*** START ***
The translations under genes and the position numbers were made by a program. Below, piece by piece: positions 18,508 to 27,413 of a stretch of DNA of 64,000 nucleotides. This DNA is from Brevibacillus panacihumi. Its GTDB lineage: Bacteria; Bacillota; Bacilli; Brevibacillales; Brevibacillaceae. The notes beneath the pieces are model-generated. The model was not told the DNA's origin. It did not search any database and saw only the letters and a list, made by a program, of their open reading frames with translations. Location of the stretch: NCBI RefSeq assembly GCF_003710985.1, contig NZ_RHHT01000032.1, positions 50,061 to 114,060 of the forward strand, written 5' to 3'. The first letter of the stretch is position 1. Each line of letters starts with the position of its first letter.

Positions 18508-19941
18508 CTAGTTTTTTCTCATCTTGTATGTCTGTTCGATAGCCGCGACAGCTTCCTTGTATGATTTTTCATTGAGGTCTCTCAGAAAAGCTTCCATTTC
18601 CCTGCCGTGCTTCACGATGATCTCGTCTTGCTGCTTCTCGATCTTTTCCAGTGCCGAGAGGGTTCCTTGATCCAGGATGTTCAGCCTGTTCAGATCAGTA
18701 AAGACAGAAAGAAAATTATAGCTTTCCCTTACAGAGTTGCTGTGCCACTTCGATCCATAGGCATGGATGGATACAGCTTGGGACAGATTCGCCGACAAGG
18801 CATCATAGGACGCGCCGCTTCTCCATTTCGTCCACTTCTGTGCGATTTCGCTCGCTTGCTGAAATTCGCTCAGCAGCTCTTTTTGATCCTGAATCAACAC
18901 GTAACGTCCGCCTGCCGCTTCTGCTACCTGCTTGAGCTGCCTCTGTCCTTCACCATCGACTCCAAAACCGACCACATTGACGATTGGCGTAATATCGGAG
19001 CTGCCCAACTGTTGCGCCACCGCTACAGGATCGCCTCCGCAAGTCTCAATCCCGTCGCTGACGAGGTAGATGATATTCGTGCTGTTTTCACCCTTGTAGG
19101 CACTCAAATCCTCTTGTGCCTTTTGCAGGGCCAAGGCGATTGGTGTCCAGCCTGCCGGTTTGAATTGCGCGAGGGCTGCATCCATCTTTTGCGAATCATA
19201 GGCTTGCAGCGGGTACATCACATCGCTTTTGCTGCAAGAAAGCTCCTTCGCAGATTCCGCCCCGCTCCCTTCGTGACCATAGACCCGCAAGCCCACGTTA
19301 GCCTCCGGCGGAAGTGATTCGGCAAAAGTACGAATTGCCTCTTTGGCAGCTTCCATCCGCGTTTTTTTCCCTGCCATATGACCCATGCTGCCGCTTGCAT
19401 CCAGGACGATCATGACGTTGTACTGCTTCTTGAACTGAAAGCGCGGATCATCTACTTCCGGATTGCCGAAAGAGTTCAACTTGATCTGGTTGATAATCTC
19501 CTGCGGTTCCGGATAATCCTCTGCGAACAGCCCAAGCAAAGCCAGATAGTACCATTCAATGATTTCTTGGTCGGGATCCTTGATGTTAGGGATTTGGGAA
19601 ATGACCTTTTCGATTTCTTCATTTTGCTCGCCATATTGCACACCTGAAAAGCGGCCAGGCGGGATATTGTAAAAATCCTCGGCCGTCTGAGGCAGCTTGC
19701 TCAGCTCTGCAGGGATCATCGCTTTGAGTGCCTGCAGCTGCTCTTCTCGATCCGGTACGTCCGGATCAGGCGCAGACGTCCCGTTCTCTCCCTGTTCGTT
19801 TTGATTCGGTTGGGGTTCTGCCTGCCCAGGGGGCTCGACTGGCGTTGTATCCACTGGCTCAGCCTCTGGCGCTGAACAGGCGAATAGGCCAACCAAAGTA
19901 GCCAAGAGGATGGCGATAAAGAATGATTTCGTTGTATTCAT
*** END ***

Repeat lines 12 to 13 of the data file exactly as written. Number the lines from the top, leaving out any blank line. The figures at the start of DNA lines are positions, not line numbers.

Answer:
19401 CCAGGACGATCATGACGTTGTACTGCTTCTTGAACTGAAAGCGCGGATCATCTACTTCCGGATTGCCGAAAGAGTTCAACTTGATCTGGTTGATAATCTC
19501 CTGCGGTTCCGGATAATCCTCTGCGAACAGCCCAAGCAAAGCCAGATAGTACCATTCAATGATTTCTTGGTCGGGATCCTTGATGTTAGGGATTTGGGAA